I am, of course, deeply indebted to the creators of penicillin and to a well-informed family doctor. What I’ve learned more recently about the false claims of “vaccine deniers” (see, for example, the thorough critique by Dr. John Snyder, “Cashing In On Fear,” July 30, 2009, at sciencebasedmedicine.org — http://bit.ly/2pi5EiE) has only increased my respect for scientists and the scientific method. The fact that the scourge of measles has been almost totally eliminated in the U.S. should continue to inspire trust in the regimen of vaccination approved by almost every pediatric specialist.
Joel Baer, St. Paul
Is that Republican agenda working for you, fellow citizens?
Call me a slow learner. It was finally after reading about another rollback of current policy by the Legislature that I figured it out. The notion has been rolling around in my head for an embarrassingly long time without the words to define it, but now I have the words. Those in power at the Legislature this year are not promoting a Minnesota agenda. It’s a Republican agenda. Good for the state? Who cares? Good for Republicans? Pass it any way you can.
I’m furious at the attempts to roll back environmental rules, reduce clean air and water protections, remove voter-protection policies, refuse to protect internet privacy — the list could go on and on. I wasn’t born in Minnesota, but I have lived here since 1966. I value the quality of life that Minnesotans — old and new — value and are proud of. I love our lakes, clean air (I came from California, where in 1966 you really could see the air you had to breathe at the end of the block), our clean election system and campaign-finance rules, and our desire to care for the least among us. I love a lot of other things as well. But I don’t love the Republican agenda. Going back to the days of robber barons and “Father Knows Best” doesn’t work for me. I want progress, advancement, a rising tide lifting all boats. Nope. The Republican agenda doesn’t work for me, and it doesn’t work for Minnesota.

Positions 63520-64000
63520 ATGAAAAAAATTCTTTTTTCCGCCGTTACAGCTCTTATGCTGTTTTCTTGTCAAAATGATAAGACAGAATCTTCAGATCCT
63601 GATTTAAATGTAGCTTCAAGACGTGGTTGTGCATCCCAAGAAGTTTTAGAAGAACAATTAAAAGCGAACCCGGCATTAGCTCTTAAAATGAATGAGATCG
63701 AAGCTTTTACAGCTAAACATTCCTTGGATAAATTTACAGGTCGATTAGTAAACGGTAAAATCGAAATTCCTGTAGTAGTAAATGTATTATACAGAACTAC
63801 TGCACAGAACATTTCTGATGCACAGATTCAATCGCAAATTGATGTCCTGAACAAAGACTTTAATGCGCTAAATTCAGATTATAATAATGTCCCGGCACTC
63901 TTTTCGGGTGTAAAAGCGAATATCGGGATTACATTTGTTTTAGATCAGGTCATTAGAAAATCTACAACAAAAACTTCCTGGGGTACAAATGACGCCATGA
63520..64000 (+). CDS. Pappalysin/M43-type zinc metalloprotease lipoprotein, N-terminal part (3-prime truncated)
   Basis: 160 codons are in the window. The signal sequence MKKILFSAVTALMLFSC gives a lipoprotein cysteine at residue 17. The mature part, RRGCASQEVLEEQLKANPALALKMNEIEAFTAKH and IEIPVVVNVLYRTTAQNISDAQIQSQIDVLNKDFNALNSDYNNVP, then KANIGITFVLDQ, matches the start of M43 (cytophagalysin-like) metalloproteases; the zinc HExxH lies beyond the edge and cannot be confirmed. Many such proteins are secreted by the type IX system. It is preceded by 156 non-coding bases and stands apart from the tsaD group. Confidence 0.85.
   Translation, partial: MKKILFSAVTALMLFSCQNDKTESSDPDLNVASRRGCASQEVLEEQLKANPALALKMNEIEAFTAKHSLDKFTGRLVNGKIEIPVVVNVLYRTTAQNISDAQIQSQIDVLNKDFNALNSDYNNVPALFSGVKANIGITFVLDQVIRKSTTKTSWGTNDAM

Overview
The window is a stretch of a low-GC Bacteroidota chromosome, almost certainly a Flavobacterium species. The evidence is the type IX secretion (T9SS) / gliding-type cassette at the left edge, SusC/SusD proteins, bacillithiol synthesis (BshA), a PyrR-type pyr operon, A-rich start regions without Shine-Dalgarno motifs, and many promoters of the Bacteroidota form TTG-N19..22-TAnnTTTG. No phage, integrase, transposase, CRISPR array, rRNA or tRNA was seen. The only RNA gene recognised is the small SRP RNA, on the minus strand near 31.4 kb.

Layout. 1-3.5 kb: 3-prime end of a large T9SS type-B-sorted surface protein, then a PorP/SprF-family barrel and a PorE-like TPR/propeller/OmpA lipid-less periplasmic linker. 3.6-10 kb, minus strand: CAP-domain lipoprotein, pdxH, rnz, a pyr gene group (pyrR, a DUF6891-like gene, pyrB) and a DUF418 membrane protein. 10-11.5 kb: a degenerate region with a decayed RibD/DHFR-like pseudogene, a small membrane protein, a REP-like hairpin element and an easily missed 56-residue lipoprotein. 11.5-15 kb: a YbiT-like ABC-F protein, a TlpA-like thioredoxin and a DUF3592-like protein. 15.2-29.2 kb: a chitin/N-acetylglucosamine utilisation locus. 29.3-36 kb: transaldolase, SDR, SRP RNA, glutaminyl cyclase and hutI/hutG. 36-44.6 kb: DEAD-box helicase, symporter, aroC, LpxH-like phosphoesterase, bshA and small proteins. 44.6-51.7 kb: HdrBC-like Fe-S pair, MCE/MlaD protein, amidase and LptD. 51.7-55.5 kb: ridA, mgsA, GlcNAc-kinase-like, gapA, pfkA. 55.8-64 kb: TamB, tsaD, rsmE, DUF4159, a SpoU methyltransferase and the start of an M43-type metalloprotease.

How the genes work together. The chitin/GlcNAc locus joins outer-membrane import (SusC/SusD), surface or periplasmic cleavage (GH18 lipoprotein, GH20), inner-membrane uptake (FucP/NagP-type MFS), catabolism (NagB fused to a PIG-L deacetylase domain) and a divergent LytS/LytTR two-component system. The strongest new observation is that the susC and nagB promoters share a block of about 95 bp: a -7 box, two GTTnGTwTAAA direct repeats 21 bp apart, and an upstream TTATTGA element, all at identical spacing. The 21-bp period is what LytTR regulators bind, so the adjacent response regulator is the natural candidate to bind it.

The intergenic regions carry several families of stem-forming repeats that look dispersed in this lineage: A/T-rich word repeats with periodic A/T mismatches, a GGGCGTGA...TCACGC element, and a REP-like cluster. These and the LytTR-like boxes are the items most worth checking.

Judy Finger, Apple Valley
Not a binary choice
Funding higher education is much more nuanced than a simple trade-off of adequate public investment or tuition increases. Instead, it should be viewed as a three-way choice that affects quality, access and affordability.
It is essential we protect access for low- and middle-income students by adequately funding need-based aid. Every student should have the opportunity to complete their education without taking on staggering debt or sabotaging their education by working too many hours.
Sufficient state funding must also be provided to empower Minnesota State Trustees and University of Minnesota Regents to maintain quality while keeping tuition in check. Over recent years, public dollars were used to halt tuition increases, potentially compromising the ability to maintain quality, but this method of state investment is not sustainable. While some economic pressure on public institutions could be viewed as a path to increased efficiencies, higher-education leaders may find modest tuition increases are necessary in the future to maintain high quality. The key is to provide enough state funding to support a sustainable path forward, one that keeps affordability, access and quality in balance.
Gov. Mark Dayton’s higher-education funding package protects this balance. With a budget surplus and relative economic stability, I encourage the Legislature to support his plan.
Larry Pogemiller, St. Paul
The writer is commissioner of the Minnesota Office of Higher Education.